So, without thinking, I flew back to the region of the world I really needed to leave only a few months before that, the same region that in all my contradictions I missed so much then and still do now. We met in Jordan. That last trip together was hard but wonderful, and I cherish those memories. I’m happy Numan got to travel , to have a taste of my incredibly lucky life for ten days. I’m happy I got to say goodbye, even if I didn’t know it would be an actual goodbye. A “I will never get to see you or talk to you ever again” goodbye. I can still see him walking outside our room in Amman, up to the car that would take him back to his family, back to the hospitals, I can still see myself waving at him from the window, and I still remember so clearly how it felt to be on my own in that room all of a sudden.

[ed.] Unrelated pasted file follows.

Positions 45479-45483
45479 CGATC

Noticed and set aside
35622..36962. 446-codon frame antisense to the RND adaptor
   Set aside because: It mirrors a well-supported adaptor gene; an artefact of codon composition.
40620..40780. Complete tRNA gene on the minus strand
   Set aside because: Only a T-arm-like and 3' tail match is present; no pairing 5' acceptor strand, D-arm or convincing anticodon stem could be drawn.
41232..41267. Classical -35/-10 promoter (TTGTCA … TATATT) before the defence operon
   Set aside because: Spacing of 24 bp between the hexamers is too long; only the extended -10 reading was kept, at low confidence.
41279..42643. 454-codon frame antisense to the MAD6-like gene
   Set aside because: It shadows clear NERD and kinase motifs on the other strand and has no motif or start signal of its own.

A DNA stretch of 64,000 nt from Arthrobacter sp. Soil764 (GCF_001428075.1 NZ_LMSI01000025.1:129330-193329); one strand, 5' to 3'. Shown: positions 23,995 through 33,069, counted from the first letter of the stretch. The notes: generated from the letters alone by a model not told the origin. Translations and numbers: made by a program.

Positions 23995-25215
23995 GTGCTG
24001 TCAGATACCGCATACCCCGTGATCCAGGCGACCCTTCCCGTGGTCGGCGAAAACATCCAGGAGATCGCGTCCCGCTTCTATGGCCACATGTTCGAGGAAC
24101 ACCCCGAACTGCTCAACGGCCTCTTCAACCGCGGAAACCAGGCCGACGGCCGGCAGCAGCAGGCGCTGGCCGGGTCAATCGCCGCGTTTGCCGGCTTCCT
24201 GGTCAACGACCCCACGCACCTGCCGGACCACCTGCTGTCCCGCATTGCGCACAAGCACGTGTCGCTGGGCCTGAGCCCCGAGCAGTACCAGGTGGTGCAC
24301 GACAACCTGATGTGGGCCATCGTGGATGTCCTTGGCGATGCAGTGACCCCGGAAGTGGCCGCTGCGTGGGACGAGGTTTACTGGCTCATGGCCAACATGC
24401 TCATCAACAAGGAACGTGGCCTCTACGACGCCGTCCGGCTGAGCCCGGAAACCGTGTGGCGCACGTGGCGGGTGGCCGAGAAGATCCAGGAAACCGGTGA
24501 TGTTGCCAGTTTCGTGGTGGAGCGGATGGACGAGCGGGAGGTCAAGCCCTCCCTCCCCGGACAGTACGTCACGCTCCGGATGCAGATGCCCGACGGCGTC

I look at myself since that moment, and I don’t really recognize me. I think that from that point, I slowly dissociated from myself, not able to handle the intensity of those emotions. Now that I’m facing them, I still feel like I can’t. My heart is broken, and it’s so incredibly hard to write about it. Putting it down, it’s like admitting that it happened. That he’s gone. That I couldn’t save him.